Friday, July 27, 2012

Kroon Hall


Kroon Hall, the new home for the School of Forestry and Environmental Studies at Yale University, is an ultra-green building targeting LEED Platinum. Meant to serve as teaching tools for the students within, the sustainable initiatives are on display where possible, but some--such as the creation of courtyards for students to gather and study outdoors--are more about good planning.

 The building has large skylights that admit daylight and also expose the rooftop photovoltaic system. Translucent enough to still allow light to filter through, the 100-kilowatt array provides 25 percent of the energy for the building, the rest of which will be purchased from sustainable sources. - Skylight - Wasco Skylight Products - Custom skylight system - - Ceiling beams - Goodlam, a division of Goodfellow - Structural red oak glulam beams - - Doors - Builders’ Hardware - Custom doors -

Green design is an attractive alternative these days. But given the eco-friendly mission of the School of Forestry and Environmental Studies at Yale University in New Haven, Conn., building green was not an option. It was an imperative.
In planning their new $33.5 million building, school administrators not only sought to create a healthy place to study and work, they also wanted to bridge the gap between nature and people, deep in the heart of the city. That goal was met with aplomb by Hopkins Architects, of London, whose Kroon Hall—designed to consume half the energy of an equivalent academic building and reduce greenhouse gas emissions by 62 percent—is targeted to achieve LEED Platinum.
A blend of optimal performance and good design, the new home to faculty offices and an environmental resource center cuts a contemporary image while fitting comfortably among the venerable landmarks of Yale. “The challenge was to convert a backyard into a nice place,” says Hopkins director Michael Taylor. A gas-fired power plant, parking lot, and assorted dumpsters were removed from the site, replaced by the new academic center and two courtyards that knit the campus together. “That’s a big win,” Taylor adds.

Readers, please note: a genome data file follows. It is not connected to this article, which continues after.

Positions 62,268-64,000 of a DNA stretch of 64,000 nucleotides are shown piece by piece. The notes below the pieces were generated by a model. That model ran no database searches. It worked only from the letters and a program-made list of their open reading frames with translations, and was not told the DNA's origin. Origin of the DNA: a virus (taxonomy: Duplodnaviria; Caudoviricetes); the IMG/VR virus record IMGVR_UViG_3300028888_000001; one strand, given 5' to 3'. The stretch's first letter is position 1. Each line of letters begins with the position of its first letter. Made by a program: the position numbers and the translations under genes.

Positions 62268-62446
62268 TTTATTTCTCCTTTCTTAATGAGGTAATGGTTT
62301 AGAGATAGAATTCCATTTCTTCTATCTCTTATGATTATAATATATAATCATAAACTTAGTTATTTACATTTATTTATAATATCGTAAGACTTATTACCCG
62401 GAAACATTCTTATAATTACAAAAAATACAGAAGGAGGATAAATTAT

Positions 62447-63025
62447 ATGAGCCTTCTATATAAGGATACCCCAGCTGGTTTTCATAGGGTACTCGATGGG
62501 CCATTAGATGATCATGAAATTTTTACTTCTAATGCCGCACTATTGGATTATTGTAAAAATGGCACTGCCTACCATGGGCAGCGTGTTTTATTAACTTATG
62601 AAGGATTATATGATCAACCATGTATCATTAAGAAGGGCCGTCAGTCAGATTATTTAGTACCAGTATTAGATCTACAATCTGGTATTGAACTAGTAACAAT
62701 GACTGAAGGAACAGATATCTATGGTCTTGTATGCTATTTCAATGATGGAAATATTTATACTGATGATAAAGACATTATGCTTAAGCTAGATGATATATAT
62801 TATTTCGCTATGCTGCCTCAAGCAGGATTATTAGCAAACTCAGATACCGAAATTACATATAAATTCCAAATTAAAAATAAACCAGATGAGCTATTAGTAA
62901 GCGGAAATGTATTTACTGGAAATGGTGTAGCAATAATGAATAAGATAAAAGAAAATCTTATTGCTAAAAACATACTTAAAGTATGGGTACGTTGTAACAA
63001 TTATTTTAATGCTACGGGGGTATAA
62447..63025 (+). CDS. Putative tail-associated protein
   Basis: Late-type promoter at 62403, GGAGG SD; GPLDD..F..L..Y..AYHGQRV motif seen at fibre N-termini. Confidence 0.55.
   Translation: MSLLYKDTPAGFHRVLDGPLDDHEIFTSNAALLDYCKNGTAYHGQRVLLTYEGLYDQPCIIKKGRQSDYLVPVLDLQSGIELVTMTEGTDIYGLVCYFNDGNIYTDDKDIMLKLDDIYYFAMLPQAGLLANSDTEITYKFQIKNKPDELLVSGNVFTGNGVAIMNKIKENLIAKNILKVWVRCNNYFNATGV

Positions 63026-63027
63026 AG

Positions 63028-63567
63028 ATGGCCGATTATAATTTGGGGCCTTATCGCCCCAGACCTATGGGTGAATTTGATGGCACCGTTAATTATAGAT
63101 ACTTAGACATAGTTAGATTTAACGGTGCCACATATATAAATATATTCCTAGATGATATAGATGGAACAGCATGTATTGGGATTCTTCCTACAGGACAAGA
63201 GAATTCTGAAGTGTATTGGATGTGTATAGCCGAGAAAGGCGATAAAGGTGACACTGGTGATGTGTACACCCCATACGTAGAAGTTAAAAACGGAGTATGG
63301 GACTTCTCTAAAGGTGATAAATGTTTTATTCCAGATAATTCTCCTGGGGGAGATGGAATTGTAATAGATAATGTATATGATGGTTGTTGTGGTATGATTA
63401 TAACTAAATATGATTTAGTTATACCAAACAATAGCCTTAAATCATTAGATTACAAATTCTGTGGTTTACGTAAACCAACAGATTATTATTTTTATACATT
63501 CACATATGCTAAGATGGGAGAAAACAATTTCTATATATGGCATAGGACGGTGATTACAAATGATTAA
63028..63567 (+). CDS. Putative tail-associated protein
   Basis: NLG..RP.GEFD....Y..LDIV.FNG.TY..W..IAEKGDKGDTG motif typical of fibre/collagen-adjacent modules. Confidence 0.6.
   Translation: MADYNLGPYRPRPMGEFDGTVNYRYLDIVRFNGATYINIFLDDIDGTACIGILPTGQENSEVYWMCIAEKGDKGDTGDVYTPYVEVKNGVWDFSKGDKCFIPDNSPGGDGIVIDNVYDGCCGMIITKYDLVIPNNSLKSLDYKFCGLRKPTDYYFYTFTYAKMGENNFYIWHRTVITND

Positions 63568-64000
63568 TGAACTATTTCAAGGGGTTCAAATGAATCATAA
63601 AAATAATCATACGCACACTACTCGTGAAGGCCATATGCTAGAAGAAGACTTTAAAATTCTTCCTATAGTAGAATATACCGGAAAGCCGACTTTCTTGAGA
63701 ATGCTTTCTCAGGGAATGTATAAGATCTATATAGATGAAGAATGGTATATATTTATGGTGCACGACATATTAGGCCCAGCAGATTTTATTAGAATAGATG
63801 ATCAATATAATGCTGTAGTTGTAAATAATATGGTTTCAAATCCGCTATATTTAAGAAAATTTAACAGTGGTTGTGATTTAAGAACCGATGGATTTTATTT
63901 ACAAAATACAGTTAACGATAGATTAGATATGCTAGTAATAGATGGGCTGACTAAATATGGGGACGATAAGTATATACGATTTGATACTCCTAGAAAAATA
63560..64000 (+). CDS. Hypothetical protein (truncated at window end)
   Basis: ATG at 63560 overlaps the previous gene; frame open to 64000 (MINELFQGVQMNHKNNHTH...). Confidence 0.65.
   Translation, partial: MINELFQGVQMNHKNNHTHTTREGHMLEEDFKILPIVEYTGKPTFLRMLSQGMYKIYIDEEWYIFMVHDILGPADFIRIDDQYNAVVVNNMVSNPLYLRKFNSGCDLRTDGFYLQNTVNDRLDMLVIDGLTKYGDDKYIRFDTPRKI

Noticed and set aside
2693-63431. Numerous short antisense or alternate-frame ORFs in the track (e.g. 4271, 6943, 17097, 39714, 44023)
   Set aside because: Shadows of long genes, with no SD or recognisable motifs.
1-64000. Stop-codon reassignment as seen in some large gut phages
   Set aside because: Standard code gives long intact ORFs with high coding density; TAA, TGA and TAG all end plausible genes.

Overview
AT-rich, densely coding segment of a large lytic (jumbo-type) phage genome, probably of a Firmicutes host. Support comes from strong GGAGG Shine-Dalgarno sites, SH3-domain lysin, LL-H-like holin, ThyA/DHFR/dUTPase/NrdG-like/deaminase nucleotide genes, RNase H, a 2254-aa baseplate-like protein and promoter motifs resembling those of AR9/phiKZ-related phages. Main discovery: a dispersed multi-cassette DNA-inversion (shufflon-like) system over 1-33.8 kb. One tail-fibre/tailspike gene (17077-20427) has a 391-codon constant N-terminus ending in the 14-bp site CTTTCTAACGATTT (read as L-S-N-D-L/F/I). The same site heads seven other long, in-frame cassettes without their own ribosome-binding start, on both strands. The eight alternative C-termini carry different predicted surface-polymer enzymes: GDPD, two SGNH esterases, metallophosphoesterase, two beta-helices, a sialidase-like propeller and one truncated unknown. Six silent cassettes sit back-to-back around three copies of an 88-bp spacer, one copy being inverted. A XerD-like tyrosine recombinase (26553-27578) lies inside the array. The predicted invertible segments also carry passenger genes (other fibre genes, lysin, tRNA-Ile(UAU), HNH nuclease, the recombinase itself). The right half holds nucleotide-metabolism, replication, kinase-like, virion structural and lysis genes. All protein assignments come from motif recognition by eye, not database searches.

Working with executive architect Centerbrook Architects and Planners and sustainability consultant Atelier Ten, Hopkins created a 58,000-square-foot facility whose tall, narrow shape and east-west orientation reinforce the active and passive strategies used to heat and cool it. The lowest floor is set into a hillside, with only its south side exposed, providing thermal insulation and increasing the amount of natural light that enters the building from adjacent courtyards. A south-facing colonnade encourages activity to spill outside.
Thick walls of Briar Hill sandstone on the north and south façades have operable, high-performance windows set deep within precast concrete surrounds to shade from summer sun. Raised above the walls is a barnlike roof supported by arched frames of laminated Douglas fir. The roofline, lined in red oak (half of which comes from Yale’s own forests), creates a third-floor loft that houses an auditorium, two classrooms, a café, and a large common room.
As part of the design process, the team evaluated some 25 different sustainable measures to determine which were most cost- and energy-efficient. A 100-kilowatt photovoltaic array on the rooftop proved most desirable. It supplies 25 percent of the building’s electrical need. (The remaining electricity will be purchased from renewable sources, allowing the building to meet its goal of carbon neutrality.) In addition, four solar panels embedded in the southern façades help provide the building with hot water. Heating and cooling is provided by ground-source heat pumps that draw water from four 1,500-foot-deep wells near the building.
Integral to the building’s design is a displacement ventilation system that moves air through a plenum and into occupied spaces through diffusers in the raised floors. Low-velocity fans in the basement keep the air circulating almost imperceptibly. Fresh air is fed into the building through this system in summer and winter. But in spring and fall the mechanical systems are shut down, and occupants (prompted by color-coded lights) open the windows for ventilation.
A rainwater harvesting system channels water from the roof and grounds to a garden in the south courtyard, where aquatic plants filter out sediment and contaminants. The graywater is then used for landscape irrigation or pumped back into Kroon Hall for flushing toilets. In tandem with low-flow fixtures, the system is expected to save more than 500,000 gallons of potable city water per year.
Just four years ago, Yale President Richard Levin pledged to achieve a 43 percent reduction in Yale’s greenhouse gas emissions by 2020. With the completion of Kroon Hall, the most sustainable building on campus, the university has taken concrete steps to achieve that goal.

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